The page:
One of the greatest joys I experience in life is sitting down with a dear friend, having a heart to heart connection, while sharing a wonderful meal. Ah yes, food. Who doesn’t like food? Growing up in a Greek home with a Mother who can cook gourmet fare in army-sized quantities, food has always been a pleasure. With church potlucks, Easter picnics, and birthday parties, food is the universal language of community. If you have a large extended family like I do, then there is always a reason to celebrate and an abundance of food that is guaranteed to be part of the festivities. Even Jesus broke bread with the disciples and fellowshipped before his death on the cross.
Food seems to have a unique way of drawing people together. If you don’t believe me, just look at how many people are always hovering around the sweet ladies wearing hairnets passing out samples at Costco. Please say hello if you see me! 🙂
I will be the first to admit that I love to eat. If you’ve seen the movie My Big Fat Greek Wedding then you understand a bit of how I grew up. My Uncle has three restaurants and I grew up eating the best double bacon avocado cheeseburgers, onion rings, and fries that money could buy. Heavy foods like this, however, caused me to gain weight, feel depressed, and lack motivation to pursue my goals. One thing I had to do was change the way I thought about food. Instead of living to eat, I realized that food was fuel. This shift in my thinking was the hardest step because food was once used as a reward, consolation, or even companion.
After doing extensive research, I read that food had the same effect on our body as medicine. In return, I began to think of food like the premium fuel I put in my roadster. I wanted to pack the most nutrients per calorie and get the highest return in energy. I started to eat more vegetables, salads, and lean chicken breast, and I felt amazing! I dropped the extra weight I was carrying, my energy levels and motivation took off, and my memory improved.
The research revealed that eating a diet of natural foods (dark leafy greens, vegetables, fruits, lean proteins, and healthy fats) can decrease cholesterol, lower blood pressure, prevent and reverse diabetes, reduce inflammation, boost concentration, enhance attention, and fight cancer cells. No wonder I felt so good!
Foods like spinach, kale, broccoli, blueberries, tomatoes, squash, apples and pomegranates all help boost the antioxidant levels in your body. Antioxidants are great because they help protect your body and give you energy. Just think, you can grow your own pharmacy right outside your door in your garden! This is exactly what my mother has done all through my growing years. She currently has a garden that produces pomegranates, lemons, three types of figs, zucchini, red and yellow tomatoes, four different types of grapes, watermelon, olives, four different types of apples, three different types of plums, peaches, oranges, tangerines, parsley, mint, oregano, onions, garlic, rosemary, basil, swiss-chard, cucumbers, pineapple guava, eggplant, blueberries etc… You get the idea.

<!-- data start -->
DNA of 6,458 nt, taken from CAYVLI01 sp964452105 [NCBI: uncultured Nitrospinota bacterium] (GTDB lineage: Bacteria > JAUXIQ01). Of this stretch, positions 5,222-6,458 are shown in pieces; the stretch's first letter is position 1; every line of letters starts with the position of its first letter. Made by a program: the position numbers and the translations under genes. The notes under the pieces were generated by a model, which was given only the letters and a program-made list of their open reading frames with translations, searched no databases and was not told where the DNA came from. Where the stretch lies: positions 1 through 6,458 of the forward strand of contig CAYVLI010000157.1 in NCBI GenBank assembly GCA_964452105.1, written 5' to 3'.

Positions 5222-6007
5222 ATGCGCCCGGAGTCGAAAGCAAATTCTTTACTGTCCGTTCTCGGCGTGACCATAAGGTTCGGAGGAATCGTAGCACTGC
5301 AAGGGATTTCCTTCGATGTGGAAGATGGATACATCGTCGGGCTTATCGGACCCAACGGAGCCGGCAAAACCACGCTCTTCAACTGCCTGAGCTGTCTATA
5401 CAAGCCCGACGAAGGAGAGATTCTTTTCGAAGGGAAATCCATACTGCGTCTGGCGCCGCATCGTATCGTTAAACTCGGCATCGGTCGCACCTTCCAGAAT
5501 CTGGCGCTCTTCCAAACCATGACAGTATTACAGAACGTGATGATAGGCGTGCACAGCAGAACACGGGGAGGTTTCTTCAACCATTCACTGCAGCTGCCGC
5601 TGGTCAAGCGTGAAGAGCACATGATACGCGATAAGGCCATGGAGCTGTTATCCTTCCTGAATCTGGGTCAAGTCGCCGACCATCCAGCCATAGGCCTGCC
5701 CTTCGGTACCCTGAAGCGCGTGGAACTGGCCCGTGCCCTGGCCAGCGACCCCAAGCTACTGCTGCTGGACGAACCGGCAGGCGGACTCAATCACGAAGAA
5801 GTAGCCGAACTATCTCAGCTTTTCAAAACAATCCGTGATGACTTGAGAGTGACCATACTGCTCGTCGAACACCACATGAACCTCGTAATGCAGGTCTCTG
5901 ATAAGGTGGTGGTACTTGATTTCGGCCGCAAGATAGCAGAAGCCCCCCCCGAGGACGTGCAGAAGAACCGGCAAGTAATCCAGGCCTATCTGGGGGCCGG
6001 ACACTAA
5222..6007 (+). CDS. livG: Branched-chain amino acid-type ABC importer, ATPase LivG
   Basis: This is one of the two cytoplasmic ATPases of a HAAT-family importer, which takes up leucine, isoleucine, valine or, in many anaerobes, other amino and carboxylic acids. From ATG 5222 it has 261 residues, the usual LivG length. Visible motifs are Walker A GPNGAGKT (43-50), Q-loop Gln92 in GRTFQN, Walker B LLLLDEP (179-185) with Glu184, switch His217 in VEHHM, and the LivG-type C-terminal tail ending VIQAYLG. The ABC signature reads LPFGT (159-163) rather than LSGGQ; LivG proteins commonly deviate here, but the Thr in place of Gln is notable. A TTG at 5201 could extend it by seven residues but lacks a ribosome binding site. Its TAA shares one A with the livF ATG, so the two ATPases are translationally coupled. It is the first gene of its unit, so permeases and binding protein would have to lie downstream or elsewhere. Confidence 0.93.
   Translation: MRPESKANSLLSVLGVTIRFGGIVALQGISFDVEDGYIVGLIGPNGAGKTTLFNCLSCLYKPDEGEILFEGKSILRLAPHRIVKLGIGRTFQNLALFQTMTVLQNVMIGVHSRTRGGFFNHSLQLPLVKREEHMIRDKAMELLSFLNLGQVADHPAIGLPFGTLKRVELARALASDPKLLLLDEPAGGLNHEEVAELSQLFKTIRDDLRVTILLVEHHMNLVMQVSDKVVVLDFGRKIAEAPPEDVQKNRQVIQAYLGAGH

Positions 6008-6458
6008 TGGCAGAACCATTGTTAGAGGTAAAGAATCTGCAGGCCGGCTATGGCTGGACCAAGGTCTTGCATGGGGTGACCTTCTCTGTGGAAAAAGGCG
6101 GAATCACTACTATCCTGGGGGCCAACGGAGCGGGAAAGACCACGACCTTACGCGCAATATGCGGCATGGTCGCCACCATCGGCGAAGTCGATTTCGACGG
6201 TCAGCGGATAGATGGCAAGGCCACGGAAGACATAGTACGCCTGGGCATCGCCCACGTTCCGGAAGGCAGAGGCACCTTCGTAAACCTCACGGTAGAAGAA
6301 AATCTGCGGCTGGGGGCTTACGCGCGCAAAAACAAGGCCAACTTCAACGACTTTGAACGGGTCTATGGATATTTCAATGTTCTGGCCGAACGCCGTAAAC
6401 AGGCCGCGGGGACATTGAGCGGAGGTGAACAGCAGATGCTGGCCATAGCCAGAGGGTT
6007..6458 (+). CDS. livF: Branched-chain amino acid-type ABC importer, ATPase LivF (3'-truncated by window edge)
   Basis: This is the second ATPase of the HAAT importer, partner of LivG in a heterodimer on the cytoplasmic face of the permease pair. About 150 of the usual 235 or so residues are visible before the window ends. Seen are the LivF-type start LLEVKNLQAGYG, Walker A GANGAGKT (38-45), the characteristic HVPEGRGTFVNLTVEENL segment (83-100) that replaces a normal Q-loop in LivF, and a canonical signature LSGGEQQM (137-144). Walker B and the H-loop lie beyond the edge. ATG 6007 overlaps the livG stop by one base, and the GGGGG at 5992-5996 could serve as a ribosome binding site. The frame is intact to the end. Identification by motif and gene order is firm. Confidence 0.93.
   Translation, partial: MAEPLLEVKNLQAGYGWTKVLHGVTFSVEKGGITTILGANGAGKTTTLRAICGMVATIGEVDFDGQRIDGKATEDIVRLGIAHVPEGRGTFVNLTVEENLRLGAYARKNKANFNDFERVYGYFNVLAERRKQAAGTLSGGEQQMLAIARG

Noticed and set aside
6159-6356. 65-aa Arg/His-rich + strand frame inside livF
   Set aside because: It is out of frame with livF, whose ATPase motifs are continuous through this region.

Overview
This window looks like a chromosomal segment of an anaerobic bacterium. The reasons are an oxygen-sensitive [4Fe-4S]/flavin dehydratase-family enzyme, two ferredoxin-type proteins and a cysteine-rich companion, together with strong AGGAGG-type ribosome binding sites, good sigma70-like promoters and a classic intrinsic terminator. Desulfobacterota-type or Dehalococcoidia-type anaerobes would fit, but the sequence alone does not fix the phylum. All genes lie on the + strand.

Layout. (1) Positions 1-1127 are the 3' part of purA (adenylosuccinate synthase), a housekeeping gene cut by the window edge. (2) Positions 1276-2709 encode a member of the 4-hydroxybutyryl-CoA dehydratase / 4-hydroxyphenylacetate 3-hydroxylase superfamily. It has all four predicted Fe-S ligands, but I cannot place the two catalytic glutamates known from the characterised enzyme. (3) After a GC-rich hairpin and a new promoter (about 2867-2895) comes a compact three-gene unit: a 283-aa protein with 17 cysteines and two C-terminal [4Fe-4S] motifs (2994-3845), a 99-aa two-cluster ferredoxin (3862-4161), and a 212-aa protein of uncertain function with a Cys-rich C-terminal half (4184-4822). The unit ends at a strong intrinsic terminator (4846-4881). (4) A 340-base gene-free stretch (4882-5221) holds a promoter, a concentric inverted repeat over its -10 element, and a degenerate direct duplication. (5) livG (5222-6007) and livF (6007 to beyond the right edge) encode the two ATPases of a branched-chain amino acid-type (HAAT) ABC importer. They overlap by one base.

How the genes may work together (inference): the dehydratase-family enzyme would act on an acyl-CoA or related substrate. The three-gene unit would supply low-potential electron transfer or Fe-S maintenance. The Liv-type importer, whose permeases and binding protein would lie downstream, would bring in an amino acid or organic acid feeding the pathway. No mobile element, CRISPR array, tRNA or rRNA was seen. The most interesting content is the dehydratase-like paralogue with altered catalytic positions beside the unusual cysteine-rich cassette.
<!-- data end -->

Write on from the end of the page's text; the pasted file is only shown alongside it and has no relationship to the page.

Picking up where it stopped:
Some other changes that will help boost your energy and improve your health will be to eliminate sugar. I love sugar – but it doesn’t love me. Sugar does not give us any nutrients, vitamins or minerals, so even though I like sweets, I do my best to keep it at arms length. Drinking lots of water is another thing that can’t be overstated enough. Our body needs water to operate and functions much better when hydrated. Anything that dehydrates you (caffeine or alcohol) will decrease your thinking and impair your judgment.
Lean proteins including fish, skinless turkey or chicken, beans, raw nuts or high protein vegetables help to balance your blood sugar, boost concentration and provide the necessary building blocks for a healthy brain. Healthy fats including avocados, salmon, and walnuts are good for your heart, brain, skin and hair. I will admit that I enjoy a good steak every now and then, but I try to go for the leaner cuts. Nothing is more satisfying than tenderizing and marinating a steak overnight and then barbecuing it the next day along with grilled vegetables. Mmmm…
It is clear that food affects how you feel. In the long run, the internal benefits of making healthy choices are far more rewarding than the temporary high experienced by that krispy kreme sugar rush. Vegetables can be tasty and delicious when prepared properly. Have fun and be creative – experiment with new recipes and don’t be afraid to try new things. I was recently exposed to grilled asparagus and absolutely LOVED it! With Internet access you can find an endless supply of ideas and recipes for salads, soups, vegetables, and seasonings for any food item you want to prepare. God has given us a rainbow of colors within all the vegetables He’s provided for our use. The health benefits are the cherry on top. Bon Appetite!
“No one hates his own body, but lovingly cares for it just as Christ cares for his body, which is the church” (Ephesians 5:29)
Dr. Christy Demetriades has a Ph.D. and M.S. in Clinical Psychology and a B.S. in Exercise/Sports Science from Vanguard University. She loves Jesus, has a heart for people and has dedicated her life to serving Him.